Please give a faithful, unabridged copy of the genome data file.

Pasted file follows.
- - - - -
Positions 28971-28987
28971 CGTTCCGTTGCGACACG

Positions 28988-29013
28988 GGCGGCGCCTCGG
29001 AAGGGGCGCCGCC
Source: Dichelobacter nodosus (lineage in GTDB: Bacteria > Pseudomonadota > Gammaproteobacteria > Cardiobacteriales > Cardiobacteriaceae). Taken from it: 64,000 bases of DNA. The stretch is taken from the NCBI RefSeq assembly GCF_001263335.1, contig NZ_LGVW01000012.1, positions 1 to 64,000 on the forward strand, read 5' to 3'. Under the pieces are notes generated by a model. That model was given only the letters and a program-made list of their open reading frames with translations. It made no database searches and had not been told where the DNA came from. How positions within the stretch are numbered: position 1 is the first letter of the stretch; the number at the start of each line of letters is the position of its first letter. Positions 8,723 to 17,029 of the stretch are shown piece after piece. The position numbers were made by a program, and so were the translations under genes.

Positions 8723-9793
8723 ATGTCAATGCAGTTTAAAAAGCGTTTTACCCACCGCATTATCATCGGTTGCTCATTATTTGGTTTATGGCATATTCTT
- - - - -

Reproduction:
Positions 28971-28987
28971 CGTTCCGTTGCGACACG

Positions 28988-29013
28988 GGCGGCGCCTCGG
29001 AAGGGGCGCCGCC
Source: Dichelobacter nodosus (lineage in GTDB: Bacteria > Pseudomonadota > Gammaproteobacteria > Cardiobacteriales > Cardiobacteriaceae). Taken from it: 64,000 bases of DNA. The stretch is taken from the NCBI RefSeq assembly GCF_001263335.1, contig NZ_LGVW01000012.1, positions 1 to 64,000 on the forward strand, read 5' to 3'. Under the pieces are notes generated by a model. That model was given only the letters and a program-made list of their open reading frames with translations. It made no database searches and had not been told where the DNA came from. How positions within the stretch are numbered: position 1 is the first letter of the stretch; the number at the start of each line of letters is the position of its first letter. Positions 8,723 to 17,029 of the stretch are shown piece after piece. The position numbers were made by a program, and so were the translations under genes.

Positions 8723-9793
8723 ATGTCAATGCAGTTTAAAAAGCGTTTTACCCACCGCATTATCATCGGTTGCTCATTATTTGGTTTATGGCATATTCTT